Thursday, December 16, 2010

Yoga for Everyone!

Recently, while on a run with miss Annie, we were discussing the different practices of Yoga. As someone that has love/hate relationship with Bikram, I am always inspired by Annie's dedication to her own practice. Unlike those of us who have jumped on the Hot Yoga bandwagon, my dear Annie hates the heat and much prefers her "warm but not hot" version. We were trying to figure out which style of yoga she practices; it sounds like it's super challenging and full of mastering intricate poses. My guess was that it fell under Ashtanga but she wasn't sure.
I know most people could really care less, but get two semi obsessive personalities together and we were determined to learn more.
Fast forward to today - I was perusing one of my very favorite sites, Lululemon in search of things I really should probably own when I came across their education page. Low and behold, the answers were there! So this post is mostly for Annie, but I thought others may want to learn a bit about the differences in Yoga land as well.. if not.. well too bad.

Expect a playful class with a strong focus on proper alignment and Tantric yoga philosophy (not what you're thinking). It (like most yoga) is derived from Hatha yoga.
This practice is very athletic and made up of six vigorous series of postures. It's one of the oldest forms of yoga and is considered to be the foundation of much of the yoga we see today in the west.
You're going to sweat in a Bikram's class, more than you ever thought was possible. Bikram yoga consists of 26 postures and breathing exercises repeated twice (that's right 90 minutes) in a room heated to 105 degrees. Heads up - humidity is 40% and will knock you over the first time.
The foundation of every style of yoga mentioned here. Traditional Hatha yoga is a holistic path that includes disciplines, physical postures (asana), purification procedures, breathing (pranayama), and meditation. Hatha practiced in the West consists of mostly physical postures and is also recognized as a gentle introductory yoga for people new to yoga.
By adding heat it is said that classes will help you lose weight, loosen your muscles (by adding increased range of motion) and improve your cardiovascular system. It differs from Bikram's in that the series of postures are not always (but can be) in any particular order and modifications are often offered.
Expect a class emphasizing healing the body and mind through use of supported postures. One of the oldest forms of yoga, it's for a person who loves technical intricacies and is also great for people who are new to yoga or have any issues with their health.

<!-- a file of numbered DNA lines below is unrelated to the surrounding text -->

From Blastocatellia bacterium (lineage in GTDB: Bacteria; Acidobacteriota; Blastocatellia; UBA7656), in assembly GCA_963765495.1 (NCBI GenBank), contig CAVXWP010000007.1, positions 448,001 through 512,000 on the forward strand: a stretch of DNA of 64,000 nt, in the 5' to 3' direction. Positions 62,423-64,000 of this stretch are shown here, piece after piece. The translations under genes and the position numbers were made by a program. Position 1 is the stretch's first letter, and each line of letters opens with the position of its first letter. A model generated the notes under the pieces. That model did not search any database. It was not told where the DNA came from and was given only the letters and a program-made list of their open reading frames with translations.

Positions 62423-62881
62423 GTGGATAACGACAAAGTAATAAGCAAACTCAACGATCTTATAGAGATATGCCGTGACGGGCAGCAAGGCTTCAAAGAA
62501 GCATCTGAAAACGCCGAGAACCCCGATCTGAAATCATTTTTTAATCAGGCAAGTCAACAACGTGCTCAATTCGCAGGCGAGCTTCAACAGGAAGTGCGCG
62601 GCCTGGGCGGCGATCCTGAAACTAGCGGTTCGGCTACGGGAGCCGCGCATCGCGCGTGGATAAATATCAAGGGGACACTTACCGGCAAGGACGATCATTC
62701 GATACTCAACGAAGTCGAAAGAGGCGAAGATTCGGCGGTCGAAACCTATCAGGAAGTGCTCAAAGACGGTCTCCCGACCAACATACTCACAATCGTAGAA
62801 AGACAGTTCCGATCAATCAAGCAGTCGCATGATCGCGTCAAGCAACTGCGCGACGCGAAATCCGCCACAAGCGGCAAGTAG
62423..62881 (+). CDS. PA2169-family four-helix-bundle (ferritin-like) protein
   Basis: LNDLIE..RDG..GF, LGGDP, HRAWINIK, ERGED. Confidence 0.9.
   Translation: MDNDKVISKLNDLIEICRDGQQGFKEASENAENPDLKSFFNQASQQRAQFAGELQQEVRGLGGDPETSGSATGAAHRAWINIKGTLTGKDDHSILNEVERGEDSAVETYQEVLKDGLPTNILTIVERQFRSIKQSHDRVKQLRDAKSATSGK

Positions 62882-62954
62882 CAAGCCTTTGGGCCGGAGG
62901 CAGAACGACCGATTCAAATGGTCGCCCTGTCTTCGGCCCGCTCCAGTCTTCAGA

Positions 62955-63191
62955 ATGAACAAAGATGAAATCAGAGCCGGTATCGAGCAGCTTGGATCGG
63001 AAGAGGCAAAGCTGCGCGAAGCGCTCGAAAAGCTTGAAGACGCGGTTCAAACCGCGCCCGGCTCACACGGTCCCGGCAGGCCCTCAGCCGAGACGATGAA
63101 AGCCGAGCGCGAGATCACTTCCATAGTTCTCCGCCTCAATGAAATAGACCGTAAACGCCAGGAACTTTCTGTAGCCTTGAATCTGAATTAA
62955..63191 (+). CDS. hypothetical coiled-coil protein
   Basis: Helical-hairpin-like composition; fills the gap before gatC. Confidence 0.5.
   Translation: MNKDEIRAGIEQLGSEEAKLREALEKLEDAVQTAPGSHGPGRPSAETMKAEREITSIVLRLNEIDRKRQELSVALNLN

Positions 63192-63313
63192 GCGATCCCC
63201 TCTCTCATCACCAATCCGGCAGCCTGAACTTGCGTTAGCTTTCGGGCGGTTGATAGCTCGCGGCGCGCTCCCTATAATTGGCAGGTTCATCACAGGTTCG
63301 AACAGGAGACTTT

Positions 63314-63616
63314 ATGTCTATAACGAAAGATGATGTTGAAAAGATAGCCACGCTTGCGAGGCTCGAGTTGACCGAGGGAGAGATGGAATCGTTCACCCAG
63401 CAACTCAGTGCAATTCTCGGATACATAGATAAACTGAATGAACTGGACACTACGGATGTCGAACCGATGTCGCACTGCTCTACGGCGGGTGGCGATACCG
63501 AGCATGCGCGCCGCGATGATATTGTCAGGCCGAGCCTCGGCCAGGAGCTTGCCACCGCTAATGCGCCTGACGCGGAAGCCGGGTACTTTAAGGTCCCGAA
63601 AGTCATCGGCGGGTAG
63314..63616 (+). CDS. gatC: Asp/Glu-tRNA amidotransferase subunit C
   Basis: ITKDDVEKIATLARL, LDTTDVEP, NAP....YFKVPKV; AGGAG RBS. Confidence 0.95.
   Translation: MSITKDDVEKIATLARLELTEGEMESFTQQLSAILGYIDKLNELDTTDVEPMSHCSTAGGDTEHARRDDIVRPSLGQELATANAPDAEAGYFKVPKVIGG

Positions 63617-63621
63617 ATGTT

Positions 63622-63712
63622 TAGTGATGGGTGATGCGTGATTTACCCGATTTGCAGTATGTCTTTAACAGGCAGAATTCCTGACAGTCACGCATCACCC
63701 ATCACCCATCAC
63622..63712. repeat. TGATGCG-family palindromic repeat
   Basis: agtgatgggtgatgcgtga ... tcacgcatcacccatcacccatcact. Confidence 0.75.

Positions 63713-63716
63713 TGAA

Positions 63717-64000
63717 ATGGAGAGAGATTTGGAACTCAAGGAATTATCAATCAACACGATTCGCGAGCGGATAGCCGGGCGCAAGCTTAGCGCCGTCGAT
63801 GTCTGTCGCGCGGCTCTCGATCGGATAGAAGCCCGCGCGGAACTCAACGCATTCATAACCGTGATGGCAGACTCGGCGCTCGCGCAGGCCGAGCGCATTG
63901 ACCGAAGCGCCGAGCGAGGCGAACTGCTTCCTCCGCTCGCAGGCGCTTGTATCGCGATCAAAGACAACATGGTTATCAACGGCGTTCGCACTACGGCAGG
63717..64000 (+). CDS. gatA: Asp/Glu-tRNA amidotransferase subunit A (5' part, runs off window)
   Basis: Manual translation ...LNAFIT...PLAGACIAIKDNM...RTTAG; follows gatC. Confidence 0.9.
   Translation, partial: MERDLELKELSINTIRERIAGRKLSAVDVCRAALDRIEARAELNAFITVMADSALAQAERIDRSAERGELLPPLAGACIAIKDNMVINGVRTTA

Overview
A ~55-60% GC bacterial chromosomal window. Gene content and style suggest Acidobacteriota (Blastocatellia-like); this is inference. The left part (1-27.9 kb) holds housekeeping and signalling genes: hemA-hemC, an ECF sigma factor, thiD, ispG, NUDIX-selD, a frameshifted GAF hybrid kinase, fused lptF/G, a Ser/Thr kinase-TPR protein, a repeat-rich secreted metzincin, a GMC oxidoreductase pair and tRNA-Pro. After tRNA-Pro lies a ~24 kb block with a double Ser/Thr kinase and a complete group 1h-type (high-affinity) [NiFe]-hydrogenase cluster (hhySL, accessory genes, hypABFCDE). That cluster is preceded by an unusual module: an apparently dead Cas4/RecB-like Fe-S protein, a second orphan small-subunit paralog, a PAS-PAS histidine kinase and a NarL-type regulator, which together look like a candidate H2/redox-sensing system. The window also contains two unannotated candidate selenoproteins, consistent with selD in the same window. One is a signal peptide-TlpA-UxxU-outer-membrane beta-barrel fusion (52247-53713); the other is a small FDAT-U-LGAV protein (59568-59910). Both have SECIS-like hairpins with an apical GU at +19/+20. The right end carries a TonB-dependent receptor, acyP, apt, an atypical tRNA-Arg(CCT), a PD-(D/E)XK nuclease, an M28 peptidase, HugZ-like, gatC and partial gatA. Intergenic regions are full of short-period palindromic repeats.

Don't be surprised if your waving your hands like you just don't care or laughing uncontrollably (it's a type of meditation- I swear), this practice is intended to wake up the kundalini energy coiled at the base of your spine while activating chakras (energetic centers in the body), as well as detoxing the body and mind.
Many say Power yoga is the Western interpretation of Ashtanga. It is sometimes done in a heated room and focuses on the breath as fuel for the practice. This practice can be challenging for beginners, but is a nice balance to more gentle forms of yoga once you become comfortable with the different postures.
Derived from Ashtanga yoga, expect a class full of rhythmical flow (often combined with music) connecting each moment with unifying pranayama (breath). Classes can be more meditative or focused on the natural movement of the body, almost like dancing through postures. A great transition from Hatha when you're looking for more of a challenge.
Some believe that Yin yoga is the oldest form of Hatha yoga, since it is the ideal method of physical conditioning for prolonged meditation. Don't let the props and gentle movement fool you, this is not a form of restorative yoga. The long holds require that you focus and release all effort from the muscles.

Which practice is your favorite??

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